Thursday, November 12, 2009

Wedding Night Sex and Beyond

There is a growing trend in America for couples to separate the night before the wedding. Your decision to do that is up to you and the requirements of your religious beliefs. However, a wedding is a rite of passage and most rites of passage call for an experience of separateness for the initiate. That separation can be utilized as a gift allowing us to honor our singleness that one last time before we let go of it forever.

In my opinion, the release of our singleness needs to be honored. It adds to the magic of the ceremony to be apart the night before. You go to bed alone the night before the wedding and mark the end of your existence as single. The next day on your wedding, you see beloved at the alter for the first time marking the beginning of your new life as a couple. That is to be honored.

There are some couples who put off sex until the wedding night. Those circumstances can really put the pressure on. If this is your situation and you find yourself exhausted on your wedding night, put sex off and structure a time of relaxation and rest instead. Wait until you have the time and are not rushed to catch a plane or even worse, staying in someone else’s house and feeling self conscious. Structure a time when you are able to be alone, relaxed and calm for the exploration of each other’s bodies. Take time with each other and above all else, lower you expectations.

Often, engaged couples do not look beyond the wedding day. The excitement of planning the event is overwhelming. There are so many things to plan and prepare for that all their energy is focused on one point: the wedding. The last thing that people expect to feel after their wedding is depression. Well, the post-wedding blues are not uncommon. Both men and women experience this phenomenon. It is much like the letdown we feel the day after a major holiday such as Thanksgiving or Christmas.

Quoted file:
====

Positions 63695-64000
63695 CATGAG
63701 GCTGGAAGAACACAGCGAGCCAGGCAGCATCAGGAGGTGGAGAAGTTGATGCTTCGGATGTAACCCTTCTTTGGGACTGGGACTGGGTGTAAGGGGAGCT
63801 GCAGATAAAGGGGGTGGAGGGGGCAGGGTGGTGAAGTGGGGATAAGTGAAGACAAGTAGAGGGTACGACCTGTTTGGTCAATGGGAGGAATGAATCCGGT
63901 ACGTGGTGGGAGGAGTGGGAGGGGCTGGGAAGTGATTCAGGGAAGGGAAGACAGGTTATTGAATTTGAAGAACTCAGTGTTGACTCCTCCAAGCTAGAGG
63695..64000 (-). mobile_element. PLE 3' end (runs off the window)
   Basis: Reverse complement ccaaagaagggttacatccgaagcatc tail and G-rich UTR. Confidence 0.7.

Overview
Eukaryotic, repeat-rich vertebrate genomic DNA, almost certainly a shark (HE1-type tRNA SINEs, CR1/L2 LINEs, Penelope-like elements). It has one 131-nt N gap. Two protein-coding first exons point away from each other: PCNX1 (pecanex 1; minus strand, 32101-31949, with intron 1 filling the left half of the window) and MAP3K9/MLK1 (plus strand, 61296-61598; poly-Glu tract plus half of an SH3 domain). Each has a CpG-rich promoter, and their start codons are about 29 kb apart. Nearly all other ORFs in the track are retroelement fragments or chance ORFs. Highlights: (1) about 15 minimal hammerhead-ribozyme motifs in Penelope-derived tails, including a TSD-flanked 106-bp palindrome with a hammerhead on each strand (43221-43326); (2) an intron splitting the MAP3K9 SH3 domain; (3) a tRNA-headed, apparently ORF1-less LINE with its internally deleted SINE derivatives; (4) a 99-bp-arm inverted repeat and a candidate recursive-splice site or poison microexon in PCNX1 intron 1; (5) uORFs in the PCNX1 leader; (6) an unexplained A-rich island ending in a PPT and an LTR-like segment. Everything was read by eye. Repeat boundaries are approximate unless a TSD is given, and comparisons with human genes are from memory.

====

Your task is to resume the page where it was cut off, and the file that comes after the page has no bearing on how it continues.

As a couple, you are moving at full steam ahead toward the wedding and after it is accomplished, you will probably experience a momentary pause. The glamor of the experience is now gone and you might feel a sense of disappointment. This is completely natural. You have both gone through a rite of passage where something was lost, your singleness, and something was born, you identity as a couple.

For more information on Dr. Walton’s self-help for weddings, log onto To watch Dr. Walton’s video on the History of Marriage log onto For more information on Dr. Walton, and to obtain free audio affirmations log onto his website at

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